Tag Archives: Oxford comma

Oxford obsessive?

I’m starting to see Oxford commas in my sleep. In related territory, I recently came across:

Does that mean either sherry or balsamic vinegar or sherry vinegar or balsamic vinegar? Impossible to tell.  A friend suggested a ‘sort of Oxford comma’:

1tsp of sherry, or balsamic vinegar

Well, it’s unambiguous. Wrong, admittedly, but you can’t have everything…

In other news:

‘He was accompanied by a Hungarian, a nice chap, and a painter’

How many companions did ‘he’ have? One, two, or three?

The Oxford comma: the story that rolls on, and on, and on, and…

Following recent undeniably somewhat anal discussion of the OC, a hot-off-the-press story illustrating how it’s not just a matter of aesthetics. No indeed – real cash money can be at stake.

As the piece summarizes:

Exemption F….lists which work activities do not count for overtime pay:

The canning, processing, preserving, freezing, drying, marketing, storing, packing for shipment or distribution of:

Agricultural produce;

Meat and fish product; and

Perishable foods

If there was an Oxford comma after “packing for shipment” then neither “packing” not “distribution” would be covered by overtime pay. However, without it, “packing for shipment or distribution” count as one activity: packing. Distribution is not covered in the list of overtime exemptions. So they should get paid for it.

So there you have it: take care with your Ps & Qs…and your Oxford commas.

(For the full story: http://www.stumbleupon.com/su/1RUpCT/:UJ9FVGDH:EuAl@Q+V/mashable.com/2017/03/15/oxford-comma-changes-court-case)

Apples, pears, and bananas

Editing some copy written in American recently, I grumbled to myself about all the Oxford commas – the ones like those in the subject line, that appear entirely redundantly in sentences involving lists. As though ‘Apples, pears and bananas’ is somehow wrong. It’s all a hangover from a pompous and smug notion of the language that allows the supposedly educated to sneer at their supposed educational inferiors, and I loath it.

Then what should turn up in my inbox but this, from a friend:

Illustrating, amusingly, that while often redundant, and certainly not to be used invariably, the OC has its place.

I blame the pedants

When I feel the need for a bit of R&R, I sometimes pop over to the BBC Messageboards to see if there’s an opportunity to goad the Daily Mail sanctimoniati who tend to hang out there. Been having fun over the last day or two with a thread grammatical.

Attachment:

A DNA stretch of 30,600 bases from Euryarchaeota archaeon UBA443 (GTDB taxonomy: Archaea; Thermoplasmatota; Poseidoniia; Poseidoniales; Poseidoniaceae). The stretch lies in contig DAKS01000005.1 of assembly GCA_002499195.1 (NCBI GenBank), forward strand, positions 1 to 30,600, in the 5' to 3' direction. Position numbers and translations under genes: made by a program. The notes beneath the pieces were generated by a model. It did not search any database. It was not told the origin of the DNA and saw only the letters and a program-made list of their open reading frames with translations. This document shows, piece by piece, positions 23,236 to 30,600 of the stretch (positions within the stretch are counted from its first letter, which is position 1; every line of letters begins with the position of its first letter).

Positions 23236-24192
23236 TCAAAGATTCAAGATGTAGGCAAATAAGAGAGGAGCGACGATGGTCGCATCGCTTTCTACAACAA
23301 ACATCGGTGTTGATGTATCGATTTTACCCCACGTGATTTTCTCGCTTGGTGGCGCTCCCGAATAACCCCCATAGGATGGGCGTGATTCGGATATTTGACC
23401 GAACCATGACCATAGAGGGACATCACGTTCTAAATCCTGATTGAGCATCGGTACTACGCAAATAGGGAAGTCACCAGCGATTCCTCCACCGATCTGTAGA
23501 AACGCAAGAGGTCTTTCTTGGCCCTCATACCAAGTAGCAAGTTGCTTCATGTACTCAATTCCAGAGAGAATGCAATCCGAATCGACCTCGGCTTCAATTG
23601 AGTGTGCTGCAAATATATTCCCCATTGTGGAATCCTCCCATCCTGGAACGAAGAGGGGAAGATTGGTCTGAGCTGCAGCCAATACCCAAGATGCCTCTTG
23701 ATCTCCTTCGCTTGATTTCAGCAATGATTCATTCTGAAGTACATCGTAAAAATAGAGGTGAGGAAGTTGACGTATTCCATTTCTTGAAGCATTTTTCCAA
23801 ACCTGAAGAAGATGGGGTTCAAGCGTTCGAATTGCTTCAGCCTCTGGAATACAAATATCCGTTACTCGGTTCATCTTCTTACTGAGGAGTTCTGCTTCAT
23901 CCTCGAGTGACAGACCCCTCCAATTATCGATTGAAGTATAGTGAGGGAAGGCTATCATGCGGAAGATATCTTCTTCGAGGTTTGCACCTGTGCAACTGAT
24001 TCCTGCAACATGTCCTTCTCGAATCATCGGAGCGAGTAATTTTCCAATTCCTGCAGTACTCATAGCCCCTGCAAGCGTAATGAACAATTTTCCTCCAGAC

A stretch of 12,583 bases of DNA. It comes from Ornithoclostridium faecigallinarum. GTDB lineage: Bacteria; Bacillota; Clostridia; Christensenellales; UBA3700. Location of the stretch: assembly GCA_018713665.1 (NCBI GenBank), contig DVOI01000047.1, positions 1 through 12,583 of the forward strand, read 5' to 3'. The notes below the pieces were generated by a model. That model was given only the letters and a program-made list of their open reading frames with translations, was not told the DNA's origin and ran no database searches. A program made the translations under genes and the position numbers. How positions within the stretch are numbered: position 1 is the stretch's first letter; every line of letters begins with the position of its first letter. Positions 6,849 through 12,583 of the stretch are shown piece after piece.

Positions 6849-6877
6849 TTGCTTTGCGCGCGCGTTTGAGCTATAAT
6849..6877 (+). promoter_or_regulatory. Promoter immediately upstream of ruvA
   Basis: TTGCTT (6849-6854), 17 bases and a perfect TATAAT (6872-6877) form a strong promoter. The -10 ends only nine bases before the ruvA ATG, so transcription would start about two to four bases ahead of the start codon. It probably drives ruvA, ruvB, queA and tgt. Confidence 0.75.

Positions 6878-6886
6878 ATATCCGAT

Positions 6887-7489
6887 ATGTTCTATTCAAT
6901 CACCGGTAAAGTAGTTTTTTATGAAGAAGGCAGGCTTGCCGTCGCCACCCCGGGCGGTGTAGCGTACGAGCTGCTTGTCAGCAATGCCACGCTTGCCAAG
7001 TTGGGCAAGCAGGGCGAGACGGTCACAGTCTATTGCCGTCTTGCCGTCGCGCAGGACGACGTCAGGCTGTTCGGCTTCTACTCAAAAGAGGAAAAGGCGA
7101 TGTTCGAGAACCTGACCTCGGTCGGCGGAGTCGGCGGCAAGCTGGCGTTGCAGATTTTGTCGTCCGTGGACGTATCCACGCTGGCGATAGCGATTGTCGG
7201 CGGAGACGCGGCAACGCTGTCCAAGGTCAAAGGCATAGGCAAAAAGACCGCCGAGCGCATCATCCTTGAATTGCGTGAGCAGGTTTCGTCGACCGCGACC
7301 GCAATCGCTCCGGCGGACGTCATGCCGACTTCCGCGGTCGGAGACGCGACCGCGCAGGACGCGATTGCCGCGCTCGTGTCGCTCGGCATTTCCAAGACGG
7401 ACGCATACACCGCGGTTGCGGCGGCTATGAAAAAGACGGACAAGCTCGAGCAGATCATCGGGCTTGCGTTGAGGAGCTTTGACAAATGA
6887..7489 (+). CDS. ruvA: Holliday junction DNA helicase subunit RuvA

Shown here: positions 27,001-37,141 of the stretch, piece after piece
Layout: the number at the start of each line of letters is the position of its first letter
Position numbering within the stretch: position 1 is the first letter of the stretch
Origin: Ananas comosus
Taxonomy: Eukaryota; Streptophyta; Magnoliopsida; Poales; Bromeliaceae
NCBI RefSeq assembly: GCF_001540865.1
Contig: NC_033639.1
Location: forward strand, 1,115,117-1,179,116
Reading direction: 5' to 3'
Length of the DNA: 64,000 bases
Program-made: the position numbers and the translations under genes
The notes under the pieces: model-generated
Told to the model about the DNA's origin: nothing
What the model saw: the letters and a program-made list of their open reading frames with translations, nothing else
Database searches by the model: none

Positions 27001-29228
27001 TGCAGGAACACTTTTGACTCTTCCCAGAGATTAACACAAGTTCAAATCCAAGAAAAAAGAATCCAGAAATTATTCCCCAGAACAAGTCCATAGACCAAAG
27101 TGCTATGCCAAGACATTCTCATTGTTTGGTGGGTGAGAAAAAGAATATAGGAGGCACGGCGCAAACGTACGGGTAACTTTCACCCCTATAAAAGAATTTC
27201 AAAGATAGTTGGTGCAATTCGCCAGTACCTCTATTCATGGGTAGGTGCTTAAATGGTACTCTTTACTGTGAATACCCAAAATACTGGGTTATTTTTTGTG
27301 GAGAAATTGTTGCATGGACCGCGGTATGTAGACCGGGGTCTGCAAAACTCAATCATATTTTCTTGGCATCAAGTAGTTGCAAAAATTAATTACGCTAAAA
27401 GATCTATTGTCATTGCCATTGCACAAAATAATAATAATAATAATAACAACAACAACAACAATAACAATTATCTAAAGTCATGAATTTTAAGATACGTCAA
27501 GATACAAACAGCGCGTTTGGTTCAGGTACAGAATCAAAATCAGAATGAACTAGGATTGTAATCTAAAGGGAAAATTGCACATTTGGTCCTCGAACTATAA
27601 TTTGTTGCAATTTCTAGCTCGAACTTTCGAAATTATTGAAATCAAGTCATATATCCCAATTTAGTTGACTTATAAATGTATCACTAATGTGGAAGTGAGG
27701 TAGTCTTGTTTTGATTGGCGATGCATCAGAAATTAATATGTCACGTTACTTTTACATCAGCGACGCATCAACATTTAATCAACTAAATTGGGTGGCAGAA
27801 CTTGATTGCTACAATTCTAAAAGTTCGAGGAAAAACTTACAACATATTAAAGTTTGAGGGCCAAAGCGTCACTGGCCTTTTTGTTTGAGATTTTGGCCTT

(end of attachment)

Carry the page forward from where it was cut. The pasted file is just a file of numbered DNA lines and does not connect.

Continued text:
“st3ph3n” picks up the story:

There are some who say you should not use a comma before ‘and’ : for example in the phrase “Tom, Dick and Harry”.

Yes, that’s my rule as well. Similarly, not starting a sentence with “and” or “but” which are links between words or phrases, thus negating the need for a full-stop. (Except where “but” is not used as a link ….. “But for the airbag, he would have been badly injured” etc. )

I beg to differ:

Some Americans use a comma in Tom, Dick and Harry, for reasons only they could understand, but no true born Englishman ever would. As for the idea that there’s anything wrong with starting a sentence with ‘and’ or ‘but’, it’s a piece of archaic nonsense, fast going the same way as the absurd prohibition on splitting infinitives.In truth, there’s no reason not to begin a sentence with a conjunction. People do all the time – in speech as well as in written English. And why not?

“Ben Heneghan” enters the fray…

I’m a true-born Englishman, and I use a comma for “Tom, Dick, and Harry”, because otherwise the last two items of the list appear to be more strongly linked than the others, and that is not the intention here.Why is this important? Because it’s relatively common to embed a list within another list. If you mess up the commas, you have no idea of who is linked within one of these embedded lists, and who isn’t. For example:”Let’s check who’s coming on the coach trip: Jack, Rob, Bill and Diane, Fred, George, Will and Kate, and Hugh and Jenny.”If you habitually omit the comma between the last two items of a list, you’ll have no idea whether Hugh and Jenny are an item. But if you are scrupulous about where you place commas in lists, you’ll know immediately who on this sample list are couples and who aren’t.In other words, correct and logical use of commas in a list preserves the relationships of the list-members.

But we come to the rescue of common sense, armed only with a fruit bowl.

Interesting. And well-argued. Your example list is nearly persuasive. But not quite!

I’d also use commas carefully in such a long list, to clarify relationships. But I’d question your suggestion that what’s true for long, complex lists must therefore dictate what you ‘habitually’ do for short ones, as well as your “otherwise the last two items of the list appear to be more strongly linked than the others”.

If I say: ‘I like apples, oranges and bananas.’ does this really imply any kind of hierarchy in my fruit-affections? Do I really need to say ”I like apples, oranges, and bananas.’ for fear of upsetting the apples (or the bananas)? I think not. All I have done is to add a comma *which serves no function*. As ever with English, less is, if not more, better, other things being equal. As ever, if you can cut it without risk to clarity, you should.’I like apples, oranges and bananas.’ That’s a perfectly fine sentence. Clear, unambiguous, and fair to all fruits. Why clutter it?

Needless to say, battle rages on.